Why hasn’t Nike sued Bape? The question lingered for years, popping up in discussions about intellectual property ownership in footwear and as a defense employed by designers who earned lawsuits from Nike for copying its most recognizable silhouettes.
A Bathing Ape—Bape for short—was founded in Japan in 1993 and emerged in the US 10 years later. Its hoodies and sneakers, impossibly colorful pieces that announced a new era in streetwear at the turn of the millennium, became status symbols in hip-hop.
Bape’s biggest shoe, the Bape Sta, was popular in part for its garish looks—the most desirable pairs wore uppers of shiny patent leather in shades like candy pink or tropical yellow—but also for its shape, which conspicuously riffed on the Nike Air Force 1. The Bape shoe is a copy of the Nike model, one that rips the Swoosh off the side and replaces it with a cartoony shooting star.
How did Bape get away with it? Years ago, posters on sneaker forums wondered if Bape had quietly struck a deal with Nike.
Bape founder Tomoaki Nagao, better known as Nigo, told Complex in 2008 that he was impervious to the online chatter about him taking so liberally from Nike. Ironically, he was engaged in his own battles against lookalikes.
“I never read blogs,” Nigo said. “So, I don’t even hear the criticism about us doing Nike take-offs. I’d like to say that other brands doing Bape knockoffs shows that the brand is recognized and desired. But in reality, it’s really annoying to have to deal with it.”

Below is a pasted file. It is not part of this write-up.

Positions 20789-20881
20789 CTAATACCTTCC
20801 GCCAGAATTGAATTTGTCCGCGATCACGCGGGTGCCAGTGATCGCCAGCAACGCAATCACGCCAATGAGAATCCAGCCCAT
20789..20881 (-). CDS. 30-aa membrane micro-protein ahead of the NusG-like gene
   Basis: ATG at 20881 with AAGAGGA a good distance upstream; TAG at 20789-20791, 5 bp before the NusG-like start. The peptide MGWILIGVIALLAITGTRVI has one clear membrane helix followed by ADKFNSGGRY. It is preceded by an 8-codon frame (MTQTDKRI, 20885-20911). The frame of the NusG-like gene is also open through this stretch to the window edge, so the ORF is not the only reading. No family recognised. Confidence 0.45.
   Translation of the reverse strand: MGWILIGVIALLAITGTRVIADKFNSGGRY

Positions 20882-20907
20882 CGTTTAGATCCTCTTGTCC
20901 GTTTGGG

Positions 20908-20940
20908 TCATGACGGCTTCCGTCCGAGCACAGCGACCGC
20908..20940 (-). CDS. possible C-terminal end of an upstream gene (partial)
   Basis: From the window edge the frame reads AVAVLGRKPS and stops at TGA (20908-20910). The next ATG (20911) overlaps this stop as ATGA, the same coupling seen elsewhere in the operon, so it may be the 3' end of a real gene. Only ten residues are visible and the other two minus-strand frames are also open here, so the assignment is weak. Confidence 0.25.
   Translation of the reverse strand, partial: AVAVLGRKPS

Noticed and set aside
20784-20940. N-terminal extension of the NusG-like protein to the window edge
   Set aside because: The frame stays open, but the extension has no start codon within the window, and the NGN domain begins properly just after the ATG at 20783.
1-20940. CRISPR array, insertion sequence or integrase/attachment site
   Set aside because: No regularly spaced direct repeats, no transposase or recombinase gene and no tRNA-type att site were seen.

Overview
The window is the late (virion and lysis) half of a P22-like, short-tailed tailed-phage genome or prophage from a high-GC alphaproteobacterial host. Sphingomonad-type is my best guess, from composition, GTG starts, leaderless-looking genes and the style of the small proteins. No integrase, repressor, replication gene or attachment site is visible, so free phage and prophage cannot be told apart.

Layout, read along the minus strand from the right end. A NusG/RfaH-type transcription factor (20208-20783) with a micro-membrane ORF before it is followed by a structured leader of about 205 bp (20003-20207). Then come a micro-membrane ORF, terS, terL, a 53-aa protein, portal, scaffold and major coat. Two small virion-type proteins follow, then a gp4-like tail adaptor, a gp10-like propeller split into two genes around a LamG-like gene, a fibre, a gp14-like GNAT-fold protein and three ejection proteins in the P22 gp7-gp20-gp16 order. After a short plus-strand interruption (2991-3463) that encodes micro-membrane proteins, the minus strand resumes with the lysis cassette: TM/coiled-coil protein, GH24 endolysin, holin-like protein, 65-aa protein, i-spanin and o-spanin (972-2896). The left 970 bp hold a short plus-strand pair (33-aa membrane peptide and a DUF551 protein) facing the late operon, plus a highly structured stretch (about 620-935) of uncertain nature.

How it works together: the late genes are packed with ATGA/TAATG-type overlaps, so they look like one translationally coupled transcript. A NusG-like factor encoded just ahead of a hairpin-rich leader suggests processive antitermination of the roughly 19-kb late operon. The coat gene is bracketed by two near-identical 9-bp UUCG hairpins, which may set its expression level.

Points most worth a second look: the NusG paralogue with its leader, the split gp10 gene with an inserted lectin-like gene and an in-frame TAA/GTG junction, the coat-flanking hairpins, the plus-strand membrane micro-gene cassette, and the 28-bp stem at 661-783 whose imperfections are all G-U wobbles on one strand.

Bape’s most famous sneakers waned in popularity at the end of the 2000s; their shape shifted to look less like the Air Force 1 in 2010s; and then, in the 2020s, they seemed set for a resurgence. Through the decades, Bape ducked litigation from Nike, even as the sneaker company became more aggressive about pursuing knockoff designers.
Bape’s good luck expired this week. On Wednesday, Nike filed a lawsuit against the streetwear brand in New York district court accusing Bape of trademark infringement and false designation of origin. “Bape’s current footwear business revolves around copying Nike’s iconic designs,” the lawsuit reads. Nike’s complaint highlights the abundant similarities between Bape designs like the Bape Sta, the Sk8 Sta, and the Court Sta and their corresponding Nike inspirations—the Air Force 1, Dunk Low, and the Jordan 1, respectively.
Bape did not respond to a request for comment.